If I go to Church on Sunday and ball all day Monday, Ain’t nobody’s business if I do” memorably warbled Billie Holiday. That’s fine for a sultry blues singer, but not certainly so for the founder and CEO of one of the world’s largest companies. Jeff Bezos has gotten himself involved in a scandal with all the juicy ingredients: sex, wild indiscretion by the richest man in the world, new girlfriend, divorce. And politics: The National Inquirer, a tabloid allied with Trump, threatening to leak information damaging to Bezos, owner of the anti-Trump Washington Post.
None of which is in this writer’s area of expertise. Corporate management is. What is of concern is whether the founder and CEO of Amazon, a company with more than 600,000 employees, a market cap of some $800 billion, more than 100 million Prime members can reasonably claim that what he does outside of his office ain’t nobody’s business but his own. After all, aberrant behavior by Tesla’s Elon Musk contributed to a very annoyed regulator’s insistence that he resign his chairmanship; allegations of unacceptable sexual escapades (denied) forced entertainment powerbroker Les Moonves to surrender his posts at CBS; and similar charges (also denied) bankrupted the companies run by Hollywood mogul Harvey Weinstein.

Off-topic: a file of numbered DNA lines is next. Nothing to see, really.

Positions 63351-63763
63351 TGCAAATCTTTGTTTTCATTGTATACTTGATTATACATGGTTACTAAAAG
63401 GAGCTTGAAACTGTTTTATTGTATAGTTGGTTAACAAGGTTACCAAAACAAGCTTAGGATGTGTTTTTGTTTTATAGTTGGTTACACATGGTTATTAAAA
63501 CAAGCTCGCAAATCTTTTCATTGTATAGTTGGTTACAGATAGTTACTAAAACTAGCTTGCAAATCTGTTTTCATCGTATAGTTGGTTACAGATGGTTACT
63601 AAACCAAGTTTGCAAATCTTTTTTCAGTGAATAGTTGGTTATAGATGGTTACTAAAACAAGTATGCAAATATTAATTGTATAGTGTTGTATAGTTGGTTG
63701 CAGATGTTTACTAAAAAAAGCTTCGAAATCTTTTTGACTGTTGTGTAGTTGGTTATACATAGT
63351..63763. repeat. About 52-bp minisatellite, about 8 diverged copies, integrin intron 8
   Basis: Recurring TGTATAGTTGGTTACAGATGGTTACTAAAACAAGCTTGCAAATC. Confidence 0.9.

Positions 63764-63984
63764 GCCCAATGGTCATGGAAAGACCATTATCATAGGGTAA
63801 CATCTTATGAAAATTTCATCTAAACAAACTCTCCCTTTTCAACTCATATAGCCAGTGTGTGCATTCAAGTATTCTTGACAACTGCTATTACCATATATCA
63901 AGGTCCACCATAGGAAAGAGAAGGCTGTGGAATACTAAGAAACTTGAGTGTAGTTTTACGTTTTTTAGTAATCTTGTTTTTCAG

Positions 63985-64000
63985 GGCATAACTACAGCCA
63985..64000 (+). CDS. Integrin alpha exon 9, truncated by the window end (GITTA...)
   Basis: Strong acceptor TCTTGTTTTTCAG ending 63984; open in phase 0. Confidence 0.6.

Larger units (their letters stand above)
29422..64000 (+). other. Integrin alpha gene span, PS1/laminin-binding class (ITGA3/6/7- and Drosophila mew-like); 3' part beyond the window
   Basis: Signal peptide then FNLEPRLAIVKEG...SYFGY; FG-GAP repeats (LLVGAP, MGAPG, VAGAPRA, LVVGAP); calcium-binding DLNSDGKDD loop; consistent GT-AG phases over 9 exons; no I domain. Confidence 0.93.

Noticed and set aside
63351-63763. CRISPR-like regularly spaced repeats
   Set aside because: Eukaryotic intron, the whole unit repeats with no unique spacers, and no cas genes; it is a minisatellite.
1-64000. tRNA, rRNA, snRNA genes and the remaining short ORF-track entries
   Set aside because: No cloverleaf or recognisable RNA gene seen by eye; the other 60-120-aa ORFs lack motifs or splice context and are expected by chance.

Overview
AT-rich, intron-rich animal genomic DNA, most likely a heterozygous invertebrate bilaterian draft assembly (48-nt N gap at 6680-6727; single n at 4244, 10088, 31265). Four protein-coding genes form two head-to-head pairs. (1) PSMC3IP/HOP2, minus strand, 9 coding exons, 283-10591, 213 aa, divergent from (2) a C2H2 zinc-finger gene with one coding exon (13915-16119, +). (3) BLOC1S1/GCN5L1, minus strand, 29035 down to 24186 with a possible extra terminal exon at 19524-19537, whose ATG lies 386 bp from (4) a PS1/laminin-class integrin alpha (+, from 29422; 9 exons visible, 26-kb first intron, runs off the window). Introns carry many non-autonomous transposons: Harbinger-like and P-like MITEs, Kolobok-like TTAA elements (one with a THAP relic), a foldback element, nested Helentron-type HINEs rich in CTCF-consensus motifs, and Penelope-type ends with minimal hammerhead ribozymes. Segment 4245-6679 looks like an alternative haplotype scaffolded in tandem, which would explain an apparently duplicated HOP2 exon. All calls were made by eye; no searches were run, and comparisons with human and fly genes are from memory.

Theoretically, the answer is simple – in more ways than one, it turns out. An executive’s right “to ball” is no business of the board unless the behavior affects his ability to do his job. Since the executive is unlikely to be a dispassionate observer of whether he has crossed the line that separates the private from the corporate, an often- reluctant board of directors must make that decision if it is to do its job of representing the owners – shareholders – who are paying its members’ fees.
Start with Moonves. Jeff Cunningham of Chief Executive magazine writes, “the CBS board … ignored his misconduct …. You do not need to be an investigator to question why a troop of young actresses march into the chief executive’s office for periodic visits of 20 minutes without any possible business reason to be there. You only need an astute and ethical board of directors…”.